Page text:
*Please note: This event will take place live on Zoom. RSVP here.
Join Michael Kearns for a special performance, conversation with Noel Alumit, and audience Q&A. A scene from Bloodbound, one of the plays featured in the anthology, will be performed by Maxwell Caulfield and Peter Frechette. The two highly respected actors—(fun fact: they were in Grease II together)—are being directed by Mark Bringelson who directed the world premiere of each play in the Kearns collection.
*Following the event, Michael Kearns will sign books from 5-6pm at Fred 62, 1850 N Vermont Ave, Los Angeles, CA 90027, from 5pm-6pm - outside and socially distanced!
Who’s Afraid of Michael Kearns? (F-Stop Books)
While theatre artist Michael Kearns engenders a pronounced degree of respect as an accomplished man of the theatre, you would not immediately say he is feared. More than scaring his audiences, he tends to amuse, titillate, and force them to consider the hard truths but never forgetting to take rhapsodic flights of fancy.
Bringelson has written one of the two Forewords of the book. Longtime collaborator—specifically at Skylight Theatre for the last decade—Tony Abatemarco has composed the second one. Kearns is quick to point out that the quality of “courage” so often attributed to him is the byproduct of collaboration. Consider Kearns’ cheeky title—Who’s Afraid of Michael Kearns?—which teases his own authority but doesn’t dismiss it. That title is a wink at the title of the first play in the collection, Who’s Afraid of Edward Albee? Now Kearns is getting serious because, by virtue of this book containing its two bastardized titles,
Kearns is taking a stance, jabbing at the world-renowned, original title, Who’s Afraid of Virginia Woolf? He ain’t afraid of Albee. Kearns is not afraid to entertain the idea that Albee’s quartet of queer characters could be homosexuals or possibly played by homos—an idea that was purportedly Albee’s and then rescinded. This is not new terrain for Kearns to tread: to determinedly question authority. Who’s Afraid of Michael Kearns? is the artist-activist’s seventh theatre book, topping a list that includes two books of monologues (T-Cells & Sympathy, Monologues In The Age of AIDS) two books on solo performance (Getting Your Solo Act Together), an acting book (Acting = Life) and a memoir (The Drama of AIDS). In 2017, he published his “first autobiography,” The Truth Is Bad Enough.
A collection of three plays by the acclaimed Los Angeles playwright known for "…collisions of sex and death, of eroticism and grief"—The LA Weekly. The volume includes Who’s Afraid of Edward Albee? which shrewdly explores the backstage drama of four male actors appearing in Albee's similarly conceived and named masterpiece; “…this sprawling exercise in excess consistently fascinating, as watchable as a train wreck and as feverishly histrionic as a Joan Crawford film festival.” – Los Angeles Times. The anthology also includes Bang Bang, a visceral plunge into the heartache of a school shooting alongside an enigmatic title America’s addiction to the spectacle of carnage, power, and sex. Finally, in Bloodbound, the physical love between two brothers--one who is the play's meta-speaking author, and the other who is a prisoner a serving life indictment of the injustices of mass incarceration, within a love story, the play also reflects the inevitability of revising our own narratives, steeped in familial deception.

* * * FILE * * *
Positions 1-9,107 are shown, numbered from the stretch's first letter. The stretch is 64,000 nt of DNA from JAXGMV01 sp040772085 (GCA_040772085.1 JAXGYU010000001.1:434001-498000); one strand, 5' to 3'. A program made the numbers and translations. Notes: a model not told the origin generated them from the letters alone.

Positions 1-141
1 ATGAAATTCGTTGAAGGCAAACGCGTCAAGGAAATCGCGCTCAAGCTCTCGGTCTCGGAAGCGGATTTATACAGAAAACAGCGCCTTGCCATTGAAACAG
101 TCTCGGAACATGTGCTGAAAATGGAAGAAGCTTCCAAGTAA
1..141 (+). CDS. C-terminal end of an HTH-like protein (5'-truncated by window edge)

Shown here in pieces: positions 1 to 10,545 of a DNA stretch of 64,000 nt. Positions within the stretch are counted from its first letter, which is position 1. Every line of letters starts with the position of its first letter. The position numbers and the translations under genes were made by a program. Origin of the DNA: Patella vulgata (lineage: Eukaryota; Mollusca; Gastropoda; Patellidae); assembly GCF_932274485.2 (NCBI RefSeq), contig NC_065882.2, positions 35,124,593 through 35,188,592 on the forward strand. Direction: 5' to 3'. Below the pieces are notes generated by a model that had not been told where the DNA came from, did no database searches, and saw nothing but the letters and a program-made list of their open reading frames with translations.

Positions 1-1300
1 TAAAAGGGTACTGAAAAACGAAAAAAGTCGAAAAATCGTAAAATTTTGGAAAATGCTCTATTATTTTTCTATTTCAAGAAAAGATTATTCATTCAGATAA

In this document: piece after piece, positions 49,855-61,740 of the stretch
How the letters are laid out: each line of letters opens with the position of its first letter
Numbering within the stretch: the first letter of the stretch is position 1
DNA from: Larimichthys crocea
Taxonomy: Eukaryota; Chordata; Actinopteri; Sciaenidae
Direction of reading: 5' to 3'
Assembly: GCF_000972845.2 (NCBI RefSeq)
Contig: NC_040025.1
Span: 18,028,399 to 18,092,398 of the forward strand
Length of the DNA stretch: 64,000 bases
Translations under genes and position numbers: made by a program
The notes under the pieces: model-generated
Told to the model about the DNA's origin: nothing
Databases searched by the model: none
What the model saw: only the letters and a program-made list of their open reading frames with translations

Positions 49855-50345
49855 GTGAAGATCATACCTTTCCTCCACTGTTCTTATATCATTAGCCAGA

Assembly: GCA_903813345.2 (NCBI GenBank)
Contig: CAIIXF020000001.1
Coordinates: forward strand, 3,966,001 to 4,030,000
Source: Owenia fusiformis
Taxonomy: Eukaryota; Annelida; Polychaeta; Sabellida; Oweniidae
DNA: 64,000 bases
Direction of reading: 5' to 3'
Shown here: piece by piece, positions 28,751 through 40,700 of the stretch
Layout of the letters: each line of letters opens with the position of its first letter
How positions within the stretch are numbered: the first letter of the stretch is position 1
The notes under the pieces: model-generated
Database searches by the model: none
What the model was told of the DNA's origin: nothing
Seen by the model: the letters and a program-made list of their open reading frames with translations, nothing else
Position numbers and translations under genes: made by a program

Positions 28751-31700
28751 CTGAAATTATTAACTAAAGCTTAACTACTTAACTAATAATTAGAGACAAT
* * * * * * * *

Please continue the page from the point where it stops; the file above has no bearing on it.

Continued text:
“Kearns has developed a uniquely descriptive, empathetic story…Bloodbound is a profound, committed journey. The writing is intense and intimate, distinctly characterized by precise use of language.”—Gia on the Move. Of Michael Kearns’ overall contributions—“Kearns is quite rightfully considered one of the city’s great playwrights...No one writes plays like him.” –-Stage Raw
After a career as a theatre actor who also appeared in television and film, Michael Kearns established himself as an award-winning, internationally-acclaimed artist who took on many roles in the entertainment industry for the past half-century: actor, director, dramaturge, acting teacher, writing teacher, author, producer, and solo performer. Beginning with the AIDS crisis, Kearns became best known as an artist-activist whose work, while not exclusively, has largely focused on HIV/AIDS, amassing a virtual library of material in all media that is unparalleled. Kearns is currently an Artistic Associate at Skylight Theatre Company, Artist-in-Residence at Housing Works, Artistic Director of QueerWise, and West Coast Program Director for Spoken Interludes Next. After a career as a theatre actor—openly gay and publicly HIV-positive--who also appeared in television and film, Michael Kearns established himself as an award-winning, internationally-acclaimed artist who took on many roles in the entertainment industry for the past half-century: actor, director, dramaturge, acting teacher, writing teacher, author, producer, and solo performer. Beginning with the AIDS crisis, Kearns became best known as an artist-activist whose work, while not exclusively, has largely focused on HIV/AIDS, amassing a virtual library of material in all media that is unparalleled. Kearns is currently an Artistic Associate at Skylight Theatre Company, Artist-in-Residence at Housing Works, Artistic Director of QueerWise, and West Coast Program Director for Spoken Interludes Next. He has recently begun establishing himself in a new discipline, poetry. His poem, “White,” was published by the LBCC Art Gallery in 2020.